Quarterly Throb Assessment (Excerpts)

Here’s what’s curious: At the bottom of the page, Rupert wrote, “Throbs account for too much inspiration.” But did he mean “throbs” in general? Ask him now and he will probably say, “Possibly.” Whatever he meant, he made the initial observation nearly a year ago. 

At the top of the page, Rupert wrote, “He’s got an eye throb and a tooth throb this morning, but these are nothing new.” We suspect he was expressing himself in the third person. Rupert smiled wryly and/or coyly when we put the question to him; i.e. we asked, “Were you referring to yourself when you wrote “he’s” or “his”? Ask him a question about any of his writings and he’ll smirk (wryly/coyly) and/or he’ll wink. 

“Said throbs manifest from his right eye—his weaker eye,” Rupert wrote, “and the left, upper rearmost molar in his mouth.”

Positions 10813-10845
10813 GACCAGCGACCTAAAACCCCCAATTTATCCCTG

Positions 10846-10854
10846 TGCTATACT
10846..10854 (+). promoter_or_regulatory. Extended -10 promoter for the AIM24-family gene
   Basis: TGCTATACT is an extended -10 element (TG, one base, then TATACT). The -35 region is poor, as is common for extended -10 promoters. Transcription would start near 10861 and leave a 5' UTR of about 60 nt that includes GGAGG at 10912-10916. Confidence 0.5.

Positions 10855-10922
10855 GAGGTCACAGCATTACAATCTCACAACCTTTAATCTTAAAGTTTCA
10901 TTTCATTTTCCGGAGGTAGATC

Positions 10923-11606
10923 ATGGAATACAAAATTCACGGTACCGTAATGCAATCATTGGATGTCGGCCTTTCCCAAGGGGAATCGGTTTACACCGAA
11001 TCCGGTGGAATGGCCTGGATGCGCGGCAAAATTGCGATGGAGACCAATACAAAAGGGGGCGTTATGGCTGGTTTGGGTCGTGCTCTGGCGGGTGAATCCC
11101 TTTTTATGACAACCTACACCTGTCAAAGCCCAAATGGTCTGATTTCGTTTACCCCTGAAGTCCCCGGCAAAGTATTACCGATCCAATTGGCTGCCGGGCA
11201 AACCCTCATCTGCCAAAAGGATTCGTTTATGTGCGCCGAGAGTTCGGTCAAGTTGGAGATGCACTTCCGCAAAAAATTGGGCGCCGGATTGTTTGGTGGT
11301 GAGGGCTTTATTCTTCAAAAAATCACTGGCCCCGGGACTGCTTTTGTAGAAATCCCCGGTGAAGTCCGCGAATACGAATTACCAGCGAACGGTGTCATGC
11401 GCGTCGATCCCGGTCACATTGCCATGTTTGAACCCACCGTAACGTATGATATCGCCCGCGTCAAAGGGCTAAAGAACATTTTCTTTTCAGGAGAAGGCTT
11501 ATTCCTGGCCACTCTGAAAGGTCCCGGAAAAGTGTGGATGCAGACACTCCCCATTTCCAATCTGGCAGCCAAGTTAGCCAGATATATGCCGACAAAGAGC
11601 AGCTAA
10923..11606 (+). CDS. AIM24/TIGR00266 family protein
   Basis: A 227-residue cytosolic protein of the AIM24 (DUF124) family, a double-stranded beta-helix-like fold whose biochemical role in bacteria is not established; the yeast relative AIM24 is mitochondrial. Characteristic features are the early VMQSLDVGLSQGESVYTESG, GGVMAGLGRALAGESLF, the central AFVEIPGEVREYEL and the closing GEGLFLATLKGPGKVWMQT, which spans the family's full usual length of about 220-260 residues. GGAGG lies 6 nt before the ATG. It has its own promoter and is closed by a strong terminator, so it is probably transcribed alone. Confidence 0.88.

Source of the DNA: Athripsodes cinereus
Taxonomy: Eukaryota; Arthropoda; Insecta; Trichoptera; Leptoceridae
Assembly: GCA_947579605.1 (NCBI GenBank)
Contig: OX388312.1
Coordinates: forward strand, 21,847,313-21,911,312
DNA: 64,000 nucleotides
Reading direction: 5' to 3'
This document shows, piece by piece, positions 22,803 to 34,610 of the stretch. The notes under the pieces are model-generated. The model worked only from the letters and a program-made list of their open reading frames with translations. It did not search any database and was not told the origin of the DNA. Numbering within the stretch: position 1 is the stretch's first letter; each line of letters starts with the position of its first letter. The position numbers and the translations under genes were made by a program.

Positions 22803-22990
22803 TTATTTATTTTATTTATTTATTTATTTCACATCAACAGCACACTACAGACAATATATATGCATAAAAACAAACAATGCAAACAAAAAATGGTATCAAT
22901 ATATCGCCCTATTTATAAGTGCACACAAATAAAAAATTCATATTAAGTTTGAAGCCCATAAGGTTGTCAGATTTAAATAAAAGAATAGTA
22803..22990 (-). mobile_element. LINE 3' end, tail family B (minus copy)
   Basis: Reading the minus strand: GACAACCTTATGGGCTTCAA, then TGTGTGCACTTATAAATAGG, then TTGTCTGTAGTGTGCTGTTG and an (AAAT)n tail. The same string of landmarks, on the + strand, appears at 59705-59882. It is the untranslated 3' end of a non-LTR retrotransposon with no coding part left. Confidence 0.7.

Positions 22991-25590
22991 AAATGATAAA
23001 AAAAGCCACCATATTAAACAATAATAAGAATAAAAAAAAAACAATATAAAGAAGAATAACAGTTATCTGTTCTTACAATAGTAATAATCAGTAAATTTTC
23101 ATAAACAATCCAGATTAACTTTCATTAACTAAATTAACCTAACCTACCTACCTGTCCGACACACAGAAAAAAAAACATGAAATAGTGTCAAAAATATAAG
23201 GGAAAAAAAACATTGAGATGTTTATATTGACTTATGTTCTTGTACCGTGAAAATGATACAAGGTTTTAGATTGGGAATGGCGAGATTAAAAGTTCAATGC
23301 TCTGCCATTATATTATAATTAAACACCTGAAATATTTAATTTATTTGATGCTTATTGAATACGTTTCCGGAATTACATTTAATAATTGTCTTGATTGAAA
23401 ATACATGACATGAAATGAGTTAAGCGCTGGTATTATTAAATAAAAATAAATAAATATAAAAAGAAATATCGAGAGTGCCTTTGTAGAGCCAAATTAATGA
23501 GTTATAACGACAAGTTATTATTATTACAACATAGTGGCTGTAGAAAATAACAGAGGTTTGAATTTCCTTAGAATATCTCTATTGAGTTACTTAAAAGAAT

Rupert confessed to us that he hasn’t seen a doctor since the cassette tape fell out of fashion. 

“Said throbs are not a daily occurrence,” wrote Rupert, nearly a year ago. “Said throbs occur too infrequently to warrant keeping track of them.” 

To the best of our knowledge, these few surviving handwritten notes of Rupert’s are the only written record we have of “said throbs.” 

“When said throbs persist,” he continues, “an aspirin or acetaminophen usually does the trick.” The “trick” being that of alleviation, we assume. “Such alleviators trouble his belly if not ingested with a sufficient amount of food or, at the very least, a half glass full of warmed milk. But why do these throbs recur? Why do they subside? Nerve damage? Brain tumor? Said throbs occur most frequently when he oversleeps or when he sleeps the ‘wrong way’ upon the right side of his face. A floss pick jammed between his throbbing molar and abutting non-throbbing molar provides several degrees of temporary relief.” 

Our recommendation: Increase the frequency and intensity of Rupert’s throbs. We suspect—and the evidence bears this out—that he has not sufficiently “suffered” for his “art.”

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